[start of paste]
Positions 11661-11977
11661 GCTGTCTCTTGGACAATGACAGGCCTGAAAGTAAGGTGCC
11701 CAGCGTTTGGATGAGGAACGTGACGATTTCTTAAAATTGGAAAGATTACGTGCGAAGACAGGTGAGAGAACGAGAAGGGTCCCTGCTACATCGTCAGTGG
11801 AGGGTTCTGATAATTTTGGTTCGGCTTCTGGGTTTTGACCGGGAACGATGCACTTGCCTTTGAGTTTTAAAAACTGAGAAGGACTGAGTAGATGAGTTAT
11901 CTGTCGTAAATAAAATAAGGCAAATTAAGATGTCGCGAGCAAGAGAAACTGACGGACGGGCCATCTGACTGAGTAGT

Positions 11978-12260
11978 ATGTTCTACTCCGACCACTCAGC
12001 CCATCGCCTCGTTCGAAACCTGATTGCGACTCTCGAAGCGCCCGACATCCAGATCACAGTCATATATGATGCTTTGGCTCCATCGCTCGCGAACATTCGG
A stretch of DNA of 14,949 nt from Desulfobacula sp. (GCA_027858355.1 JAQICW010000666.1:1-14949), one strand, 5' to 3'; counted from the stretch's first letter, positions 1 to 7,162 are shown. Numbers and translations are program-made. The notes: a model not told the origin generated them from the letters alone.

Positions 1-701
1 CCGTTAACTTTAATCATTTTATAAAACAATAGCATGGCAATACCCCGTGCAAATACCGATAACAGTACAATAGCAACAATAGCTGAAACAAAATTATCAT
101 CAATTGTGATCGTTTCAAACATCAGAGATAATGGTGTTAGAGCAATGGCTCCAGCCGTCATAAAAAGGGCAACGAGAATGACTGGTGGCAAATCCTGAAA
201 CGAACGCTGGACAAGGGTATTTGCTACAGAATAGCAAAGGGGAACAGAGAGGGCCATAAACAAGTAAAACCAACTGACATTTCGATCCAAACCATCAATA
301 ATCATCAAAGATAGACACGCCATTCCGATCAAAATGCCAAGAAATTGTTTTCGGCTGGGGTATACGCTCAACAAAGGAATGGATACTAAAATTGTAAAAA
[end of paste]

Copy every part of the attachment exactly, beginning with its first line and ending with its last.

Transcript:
Positions 11661-11977
11661 GCTGTCTCTTGGACAATGACAGGCCTGAAAGTAAGGTGCC
11701 CAGCGTTTGGATGAGGAACGTGACGATTTCTTAAAATTGGAAAGATTACGTGCGAAGACAGGTGAGAGAACGAGAAGGGTCCCTGCTACATCGTCAGTGG
11801 AGGGTTCTGATAATTTTGGTTCGGCTTCTGGGTTTTGACCGGGAACGATGCACTTGCCTTTGAGTTTTAAAAACTGAGAAGGACTGAGTAGATGAGTTAT
11901 CTGTCGTAAATAAAATAAGGCAAATTAAGATGTCGCGAGCAAGAGAAACTGACGGACGGGCCATCTGACTGAGTAGT

Positions 11978-12260
11978 ATGTTCTACTCCGACCACTCAGC
12001 CCATCGCCTCGTTCGAAACCTGATTGCGACTCTCGAAGCGCCCGACATCCAGATCACAGTCATATATGATGCTTTGGCTCCATCGCTCGCGAACATTCGG
A stretch of DNA of 14,949 nt from Desulfobacula sp. (GCA_027858355.1 JAQICW010000666.1:1-14949), one strand, 5' to 3'; counted from the stretch's first letter, positions 1 to 7,162 are shown. Numbers and translations are program-made. The notes: a model not told the origin generated them from the letters alone.

Positions 1-701
1 CCGTTAACTTTAATCATTTTATAAAACAATAGCATGGCAATACCCCGTGCAAATACCGATAACAGTACAATAGCAACAATAGCTGAAACAAAATTATCAT
101 CAATTGTGATCGTTTCAAACATCAGAGATAATGGTGTTAGAGCAATGGCTCCAGCCGTCATAAAAAGGGCAACGAGAATGACTGGTGGCAAATCCTGAAA
201 CGAACGCTGGACAAGGGTATTTGCTACAGAATAGCAAAGGGGAACAGAGAGGGCCATAAACAAGTAAAACCAACTGACATTTCGATCCAAACCATCAATA
301 ATCATCAAAGATAGACACGCCATTCCGATCAAAATGCCAAGAAATTGTTTTCGGCTGGGGTATACGCTCAACAAAGGAATGGATACTAAAATTGTAAAAA